Experimental seeding of one field to encourage foraging by wild birds has had mixed results. The variety of cover sown was more attractive to pigeons and rats than visiting birds. Conversely another seeding trial has attracted record breaking numbers of yellowhammers, a threatened bird species, once common on arable land.

Whin Grove & Dead Ash

One field we strolled through was bordered by a line of dead and dying Ash trees, in various stages of decay, due to die back. Charlie is leaving them standing on the basis they’ve a chance to produce disease resistant seeds and their passing still enriches the natural food chain. Other large grass leys have mini-copses of trees planted protected by stockproof rectangles of wood planks. Once established these ‘arboreal fountains’ should provide 360 degree cover and shelter for stock, whatever the season.

We navigated a burn with its steep wooded banks, yellow bright with celandine and cowslip. A sheltered damp meadow here produces a wealth of flowers in summer. Wherever possible mesh tree guards used instead of the old style non-biodegradable plastic ones, an exercise supported by the Woodland Trust.

We joined up and followed the single trackbed of the disused Wansbeck branch line, past a single platform, all that remains of Middleton North station, now thick with invasive trees. In amongst the brambles a mass of white starred stitchwort and yet-to-flower borage is lining the permanent way.

Further on an owl nesting box sits snugly under the arch of a stone bridge, that would have once facilitated the movement of stock between fields. We eventually return to cross it, enjoying views over the Wansbeck valley beyond.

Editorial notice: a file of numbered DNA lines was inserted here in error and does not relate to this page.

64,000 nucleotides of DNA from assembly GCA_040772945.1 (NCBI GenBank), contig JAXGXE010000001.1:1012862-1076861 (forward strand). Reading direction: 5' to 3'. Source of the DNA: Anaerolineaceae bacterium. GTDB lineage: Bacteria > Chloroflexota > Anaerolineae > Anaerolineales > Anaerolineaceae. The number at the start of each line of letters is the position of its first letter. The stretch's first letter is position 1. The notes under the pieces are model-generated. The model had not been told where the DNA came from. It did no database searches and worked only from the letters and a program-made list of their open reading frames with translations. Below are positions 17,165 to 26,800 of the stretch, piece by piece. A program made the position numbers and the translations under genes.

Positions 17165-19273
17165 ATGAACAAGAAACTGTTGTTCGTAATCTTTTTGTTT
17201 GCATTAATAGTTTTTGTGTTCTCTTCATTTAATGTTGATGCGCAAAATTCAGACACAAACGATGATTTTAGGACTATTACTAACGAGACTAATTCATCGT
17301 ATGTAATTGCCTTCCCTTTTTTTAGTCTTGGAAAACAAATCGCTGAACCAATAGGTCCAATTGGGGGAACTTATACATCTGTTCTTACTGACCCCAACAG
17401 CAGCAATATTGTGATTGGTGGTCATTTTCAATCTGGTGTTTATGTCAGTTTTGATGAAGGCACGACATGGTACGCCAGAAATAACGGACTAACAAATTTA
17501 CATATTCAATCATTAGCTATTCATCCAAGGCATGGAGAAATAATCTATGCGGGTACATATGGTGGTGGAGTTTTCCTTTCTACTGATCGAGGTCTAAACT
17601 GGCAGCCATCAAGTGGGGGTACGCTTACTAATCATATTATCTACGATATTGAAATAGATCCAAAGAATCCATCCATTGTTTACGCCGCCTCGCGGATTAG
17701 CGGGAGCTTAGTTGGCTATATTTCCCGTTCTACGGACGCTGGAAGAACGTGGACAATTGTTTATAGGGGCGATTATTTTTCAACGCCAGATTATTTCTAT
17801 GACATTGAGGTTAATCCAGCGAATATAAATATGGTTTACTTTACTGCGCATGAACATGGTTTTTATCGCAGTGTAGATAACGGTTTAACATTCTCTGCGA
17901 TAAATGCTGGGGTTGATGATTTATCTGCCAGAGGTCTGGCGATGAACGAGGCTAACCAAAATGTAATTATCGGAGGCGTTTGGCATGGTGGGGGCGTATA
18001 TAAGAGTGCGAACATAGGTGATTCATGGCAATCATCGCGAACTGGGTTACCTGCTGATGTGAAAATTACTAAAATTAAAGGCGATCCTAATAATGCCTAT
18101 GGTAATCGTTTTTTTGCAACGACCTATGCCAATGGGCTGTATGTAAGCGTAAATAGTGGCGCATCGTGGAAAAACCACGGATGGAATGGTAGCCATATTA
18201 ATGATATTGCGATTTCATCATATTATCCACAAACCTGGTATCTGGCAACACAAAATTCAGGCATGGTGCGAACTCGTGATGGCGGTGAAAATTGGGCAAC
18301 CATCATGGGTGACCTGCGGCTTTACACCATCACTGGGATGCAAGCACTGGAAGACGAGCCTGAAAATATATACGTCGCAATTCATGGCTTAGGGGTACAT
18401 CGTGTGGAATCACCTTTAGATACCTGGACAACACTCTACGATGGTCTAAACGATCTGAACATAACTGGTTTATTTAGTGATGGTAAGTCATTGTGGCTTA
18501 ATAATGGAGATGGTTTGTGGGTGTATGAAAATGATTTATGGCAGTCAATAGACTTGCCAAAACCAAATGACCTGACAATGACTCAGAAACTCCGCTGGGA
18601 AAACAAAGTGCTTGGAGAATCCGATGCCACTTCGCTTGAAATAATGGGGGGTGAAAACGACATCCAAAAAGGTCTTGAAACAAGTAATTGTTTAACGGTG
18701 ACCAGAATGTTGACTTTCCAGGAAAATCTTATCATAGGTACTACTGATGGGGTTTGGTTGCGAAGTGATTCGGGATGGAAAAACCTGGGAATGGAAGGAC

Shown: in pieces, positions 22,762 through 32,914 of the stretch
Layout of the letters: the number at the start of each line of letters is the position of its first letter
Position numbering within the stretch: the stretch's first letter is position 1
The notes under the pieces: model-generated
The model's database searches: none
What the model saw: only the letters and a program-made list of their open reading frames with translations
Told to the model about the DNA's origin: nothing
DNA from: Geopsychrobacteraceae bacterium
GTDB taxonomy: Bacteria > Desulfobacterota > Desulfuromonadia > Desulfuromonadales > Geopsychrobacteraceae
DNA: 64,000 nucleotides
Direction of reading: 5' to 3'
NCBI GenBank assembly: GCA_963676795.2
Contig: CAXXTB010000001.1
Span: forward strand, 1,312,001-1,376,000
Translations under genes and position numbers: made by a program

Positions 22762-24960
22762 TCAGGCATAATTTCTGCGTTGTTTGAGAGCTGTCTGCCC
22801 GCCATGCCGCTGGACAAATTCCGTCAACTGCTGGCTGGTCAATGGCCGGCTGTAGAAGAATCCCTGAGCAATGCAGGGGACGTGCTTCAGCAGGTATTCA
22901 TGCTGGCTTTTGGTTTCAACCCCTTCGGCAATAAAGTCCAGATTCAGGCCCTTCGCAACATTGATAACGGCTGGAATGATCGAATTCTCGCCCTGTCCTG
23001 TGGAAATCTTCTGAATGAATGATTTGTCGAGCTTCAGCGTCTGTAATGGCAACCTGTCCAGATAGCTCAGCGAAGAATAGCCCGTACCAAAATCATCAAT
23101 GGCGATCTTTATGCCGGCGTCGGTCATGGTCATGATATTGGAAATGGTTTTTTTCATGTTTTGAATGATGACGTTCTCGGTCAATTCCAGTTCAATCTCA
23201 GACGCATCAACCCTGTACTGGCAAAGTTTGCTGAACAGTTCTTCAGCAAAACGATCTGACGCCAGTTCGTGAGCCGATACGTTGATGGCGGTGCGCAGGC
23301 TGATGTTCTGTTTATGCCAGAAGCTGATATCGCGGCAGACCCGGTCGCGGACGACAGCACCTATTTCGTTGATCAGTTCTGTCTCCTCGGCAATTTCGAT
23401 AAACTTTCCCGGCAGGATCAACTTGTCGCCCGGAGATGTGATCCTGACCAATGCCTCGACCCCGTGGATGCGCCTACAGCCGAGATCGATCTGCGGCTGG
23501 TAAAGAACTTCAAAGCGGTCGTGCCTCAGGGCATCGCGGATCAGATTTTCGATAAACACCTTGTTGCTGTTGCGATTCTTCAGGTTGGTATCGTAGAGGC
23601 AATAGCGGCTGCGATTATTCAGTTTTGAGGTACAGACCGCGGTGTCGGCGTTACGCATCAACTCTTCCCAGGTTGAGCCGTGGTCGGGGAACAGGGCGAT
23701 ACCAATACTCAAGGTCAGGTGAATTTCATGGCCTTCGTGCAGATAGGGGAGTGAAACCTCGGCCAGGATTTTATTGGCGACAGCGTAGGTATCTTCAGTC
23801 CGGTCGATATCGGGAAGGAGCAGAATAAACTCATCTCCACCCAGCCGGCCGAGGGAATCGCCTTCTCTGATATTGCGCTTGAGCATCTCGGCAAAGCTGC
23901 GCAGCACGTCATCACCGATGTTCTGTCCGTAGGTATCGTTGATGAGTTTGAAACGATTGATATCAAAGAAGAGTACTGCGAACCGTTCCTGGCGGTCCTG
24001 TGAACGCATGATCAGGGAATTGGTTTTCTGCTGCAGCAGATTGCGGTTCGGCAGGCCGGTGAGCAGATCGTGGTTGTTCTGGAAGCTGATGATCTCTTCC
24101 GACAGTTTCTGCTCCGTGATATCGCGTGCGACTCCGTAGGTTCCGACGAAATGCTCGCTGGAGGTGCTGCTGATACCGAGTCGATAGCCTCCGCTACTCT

Explored a new bird hide, next an ivy covered ruin of a brick built wayside hut, overlooking newly dug pond in a medieval quarry known to have provided the stone to build nearby villages. School parties sometimes visit the farm and this is one of the places they particularly like.

Passed a small orchard that produces an apple variety that has no registered provenance, which is fascinating to an apple grower like me. Excellent dessert quality fruit Charlie assures us, but not good keepers.

The River Wansbeck is a narrow winding lowland stream (its course marked by classic oxbow lakes) but environmentally important for having native white clawed crayfish living in its waters. (The invasive red clawed species threatens their existence in the UK, and the government have given the native breed protected status with all that implies regarding everyday aspects of management). Otters, another once endangered species, have returned in recent times and seen off the remaining alien mink along the valley. Two success stories. Yet nature is unsentimentally interactive and Charlie has witnessed otters enjoying a gourmet snack of white crayfish skillfully hunted then chewed at leisure on the riverbank!

Skirt the new woodlands, edged with a fine line of cherries in glorious blossom, before crossing a verdant lane to learn more about the series of ponds scrapped out of blue clay bordering the farm’s biggest field, a south sloping former moor or ‘waste’ that was ‘improved’ in the 18th century. Those old field drains have now being blocked where found, helping re-wet the lower ground and reducing flooding danger on the adjacent road. Amazingly, this project was made possible by Coca-Cola Corporation who operate a bottling plant for Abbey Well spring water at nearby Morpeth. Corporate responsibility policy obliges them to help restore or otherwise enhance water resources in the area they extract from.

Thomas Bewick ‘Tale-piece’ to illustrate a page in his Book of British Birds. (Actual size approx 6 times smaller)

Back at the barn some folk needed to leave for other commitments. We stayed on, appetites sharpened by the walk and good company, to enjoy our picnic lunch enjoying further lively conversation, sparked by reactions to what we’d witnessed this morning. It’s a challenging balancing act that Charlie and his family have embarked upon. One that they’ve embraced with energy and initiative and one in which we all – as producers, consumers and concerned citizens – have positive parts to play. Can’t wait to return in future to see where they’ve got to….

More information at http://www.middleton-north.co.uk